English

edit

Etymology

edit

flapping +‎ -ly

Adverb

edit

flappingly (comparative more flappingly, superlative most flappingly)

  1. With a flapping motion.
    • 1592, Francesco Colonna, translated by Robert Dallington, Hypnerotomachia[1], London: Simon Waterson, page 15:
      His rigged large ears like a Fox-hounde flappingly pendent, whose vast stature was little lesse, then a verye naturall Olyphant.
    • 1837, Theodore Hook, chapter 9, in Jack Brag[2], volume 1, London: Richard Bentley, page 287:
      When he talked, he pawed the air with his hands flappingly, something after the fashion of a kangaroo []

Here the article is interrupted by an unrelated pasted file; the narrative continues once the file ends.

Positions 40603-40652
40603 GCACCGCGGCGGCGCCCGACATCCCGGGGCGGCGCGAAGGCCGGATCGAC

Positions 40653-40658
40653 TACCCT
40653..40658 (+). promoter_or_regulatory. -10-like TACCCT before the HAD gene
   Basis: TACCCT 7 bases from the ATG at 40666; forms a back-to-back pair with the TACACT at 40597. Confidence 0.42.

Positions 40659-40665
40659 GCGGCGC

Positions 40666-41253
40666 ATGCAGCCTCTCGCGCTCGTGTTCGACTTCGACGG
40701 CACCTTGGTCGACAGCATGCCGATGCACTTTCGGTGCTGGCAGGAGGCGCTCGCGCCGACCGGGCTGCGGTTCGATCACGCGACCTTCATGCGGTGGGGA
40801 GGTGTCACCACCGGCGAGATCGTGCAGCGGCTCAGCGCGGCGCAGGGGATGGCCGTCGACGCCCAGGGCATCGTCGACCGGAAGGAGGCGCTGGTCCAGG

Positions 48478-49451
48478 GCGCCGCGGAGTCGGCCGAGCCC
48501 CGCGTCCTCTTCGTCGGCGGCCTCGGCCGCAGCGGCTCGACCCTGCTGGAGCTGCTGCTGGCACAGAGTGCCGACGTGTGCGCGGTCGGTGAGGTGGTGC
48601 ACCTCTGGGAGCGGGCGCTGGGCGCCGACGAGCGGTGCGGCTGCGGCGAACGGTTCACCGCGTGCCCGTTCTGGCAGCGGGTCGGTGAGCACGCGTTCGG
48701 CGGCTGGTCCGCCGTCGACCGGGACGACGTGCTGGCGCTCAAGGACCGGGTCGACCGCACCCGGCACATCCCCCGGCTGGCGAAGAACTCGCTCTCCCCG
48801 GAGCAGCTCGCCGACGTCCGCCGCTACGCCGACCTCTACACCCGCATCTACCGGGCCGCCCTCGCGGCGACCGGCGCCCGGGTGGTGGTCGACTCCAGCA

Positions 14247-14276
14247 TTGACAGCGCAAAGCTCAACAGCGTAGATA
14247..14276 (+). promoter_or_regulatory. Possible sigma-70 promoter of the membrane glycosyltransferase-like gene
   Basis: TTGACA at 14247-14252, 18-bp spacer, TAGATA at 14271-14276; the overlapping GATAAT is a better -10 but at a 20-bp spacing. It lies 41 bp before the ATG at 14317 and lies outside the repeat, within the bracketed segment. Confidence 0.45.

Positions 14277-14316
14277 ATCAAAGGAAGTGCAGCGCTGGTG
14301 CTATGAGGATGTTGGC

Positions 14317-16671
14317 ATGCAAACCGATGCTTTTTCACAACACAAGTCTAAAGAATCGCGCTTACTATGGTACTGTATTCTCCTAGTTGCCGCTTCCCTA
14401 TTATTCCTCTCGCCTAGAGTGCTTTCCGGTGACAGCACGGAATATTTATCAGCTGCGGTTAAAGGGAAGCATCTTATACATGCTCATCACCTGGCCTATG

• 1933, Ben Ames Williams, chapter 5, in Pascal’s Mill[3], New York: Dutton, page 75:
      His blue overalls, faded from many washings, fitted him flappingly.
    • 1969, Kurt Vonnegut, chapter 3, in Slaughterhouse-Five[4], New York: Dial, published 2005, page 80:
      There was a crippled man down there [] . Convulsions made the man dance flappingly all the time, made him change his expressions, too, as though he were trying to imitate various famous movie stars.